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President Donald Trump’s pick to lead the CIA, Gina Haspel, sought to withdraw her nomination on Friday amid concerns that details about her role in the agency’s torture program would sink the possibility of a successful confirmation, the Washington Post reported Sunday.

The Post reported: “Haspel told the White House she was interested in stepping aside if it avoided the spectacle of a brutal confirmation hearing on Wednesday and potential damage to the CIA’s reputation and her own, the officials said.”

According to the Post, citing information from four senior U.S. officials, Hapsel indicated her position to the White House when she was summoned there for a meeting to discuss that history. She then headed back to her CIA office. Later on Friday, senior White House aides including legislative affairs head Marc Short and press secretary Sarah Huckabee Sanders engaged in discussions with her there lasting “several hours.”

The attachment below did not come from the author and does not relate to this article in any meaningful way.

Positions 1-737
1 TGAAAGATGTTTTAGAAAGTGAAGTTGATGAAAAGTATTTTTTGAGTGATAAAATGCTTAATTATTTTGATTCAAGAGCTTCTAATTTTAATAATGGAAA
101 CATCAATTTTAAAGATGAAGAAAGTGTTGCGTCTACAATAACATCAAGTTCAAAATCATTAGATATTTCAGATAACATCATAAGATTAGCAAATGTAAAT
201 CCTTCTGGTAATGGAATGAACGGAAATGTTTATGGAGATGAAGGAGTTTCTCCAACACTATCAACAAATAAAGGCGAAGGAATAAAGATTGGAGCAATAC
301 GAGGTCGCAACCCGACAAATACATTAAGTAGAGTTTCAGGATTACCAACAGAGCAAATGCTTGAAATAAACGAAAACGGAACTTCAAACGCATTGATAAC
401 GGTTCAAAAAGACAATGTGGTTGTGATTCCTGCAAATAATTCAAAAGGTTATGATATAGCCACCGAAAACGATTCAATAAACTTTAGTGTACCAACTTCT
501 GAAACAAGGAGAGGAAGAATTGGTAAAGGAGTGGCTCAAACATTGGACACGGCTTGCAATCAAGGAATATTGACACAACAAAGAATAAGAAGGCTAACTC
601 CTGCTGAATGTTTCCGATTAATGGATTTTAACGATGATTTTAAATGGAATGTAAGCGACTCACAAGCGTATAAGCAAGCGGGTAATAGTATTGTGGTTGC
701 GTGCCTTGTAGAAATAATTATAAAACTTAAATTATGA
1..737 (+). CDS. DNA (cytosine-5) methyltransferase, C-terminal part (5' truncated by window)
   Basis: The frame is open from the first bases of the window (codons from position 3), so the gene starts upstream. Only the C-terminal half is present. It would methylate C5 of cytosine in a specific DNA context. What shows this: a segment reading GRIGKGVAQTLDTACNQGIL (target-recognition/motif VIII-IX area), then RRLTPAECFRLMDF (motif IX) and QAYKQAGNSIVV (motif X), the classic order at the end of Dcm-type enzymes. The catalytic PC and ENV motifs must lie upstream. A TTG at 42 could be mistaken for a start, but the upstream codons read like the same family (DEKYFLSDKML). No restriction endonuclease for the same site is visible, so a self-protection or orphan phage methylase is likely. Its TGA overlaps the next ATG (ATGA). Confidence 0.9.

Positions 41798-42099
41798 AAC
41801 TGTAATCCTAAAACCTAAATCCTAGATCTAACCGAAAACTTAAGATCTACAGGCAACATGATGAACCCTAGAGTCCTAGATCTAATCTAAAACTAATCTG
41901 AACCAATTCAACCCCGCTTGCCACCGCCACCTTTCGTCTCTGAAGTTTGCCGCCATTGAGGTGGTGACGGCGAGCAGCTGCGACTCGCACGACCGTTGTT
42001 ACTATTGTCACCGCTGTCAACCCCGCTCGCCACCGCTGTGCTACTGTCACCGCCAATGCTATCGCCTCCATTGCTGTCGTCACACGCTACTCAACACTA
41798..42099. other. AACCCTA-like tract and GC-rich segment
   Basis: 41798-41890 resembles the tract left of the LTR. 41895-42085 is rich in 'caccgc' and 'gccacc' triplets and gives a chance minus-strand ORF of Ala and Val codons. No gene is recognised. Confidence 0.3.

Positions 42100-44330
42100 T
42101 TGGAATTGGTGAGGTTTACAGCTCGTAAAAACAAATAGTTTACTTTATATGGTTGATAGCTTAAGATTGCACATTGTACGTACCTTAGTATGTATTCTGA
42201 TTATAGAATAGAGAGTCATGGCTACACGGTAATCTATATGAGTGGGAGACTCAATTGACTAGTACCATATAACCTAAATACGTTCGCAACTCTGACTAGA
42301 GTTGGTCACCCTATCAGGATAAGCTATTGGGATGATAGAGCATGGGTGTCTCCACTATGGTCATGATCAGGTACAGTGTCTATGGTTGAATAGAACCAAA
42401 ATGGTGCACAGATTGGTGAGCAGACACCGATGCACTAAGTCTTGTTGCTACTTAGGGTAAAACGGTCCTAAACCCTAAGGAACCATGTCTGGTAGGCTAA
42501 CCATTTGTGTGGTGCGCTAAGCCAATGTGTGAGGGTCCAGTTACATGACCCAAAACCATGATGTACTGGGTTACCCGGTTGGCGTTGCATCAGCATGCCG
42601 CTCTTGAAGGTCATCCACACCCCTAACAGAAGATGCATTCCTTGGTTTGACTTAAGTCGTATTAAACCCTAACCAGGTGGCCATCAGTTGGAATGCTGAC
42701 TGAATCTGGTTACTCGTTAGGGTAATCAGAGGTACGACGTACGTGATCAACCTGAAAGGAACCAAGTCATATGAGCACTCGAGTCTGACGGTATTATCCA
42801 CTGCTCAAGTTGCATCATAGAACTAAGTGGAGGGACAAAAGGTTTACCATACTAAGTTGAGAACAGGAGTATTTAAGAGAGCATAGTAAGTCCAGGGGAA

It was only Saturday when the White House learned she would be going through with the nomination.

“The takeaway for every United States Senator,” commented Faiz Shakir,  the ACLU’s national political director, “should be that they need a lot more information about Haspel than they’re currently getting.”

Sanders doubled down on her promotion of Haspel, tweeting on Saturday that there is “no one more qualified” and that “Any Democrat who claims to support women’s empowerment and our national security but opposes her nomination is a total hypocrite.”

Rep. Ted Lieu (D-Calif.) quipped back: “Perhaps I missed it, but I don’t see being complicit in torture as part of the agenda for either women’s empowerment or our national security.”

The revelations come days after the ACLU filed a Freedom of Information Act demanding records related to “the new propaganda campaign that the CIA is now waging on behalf of Gina Haspel even as it hides her responsibility for torture and role in destruction of torture evidence.”

Her confirmation hearing, set for May 9, was already expected to end with a close vote.

In the lead-up to the hearing, advocacy groups—who’ve said her confirmation would be a clear endorsement of torture—are sustaining their efforts to make sure senators block it. 



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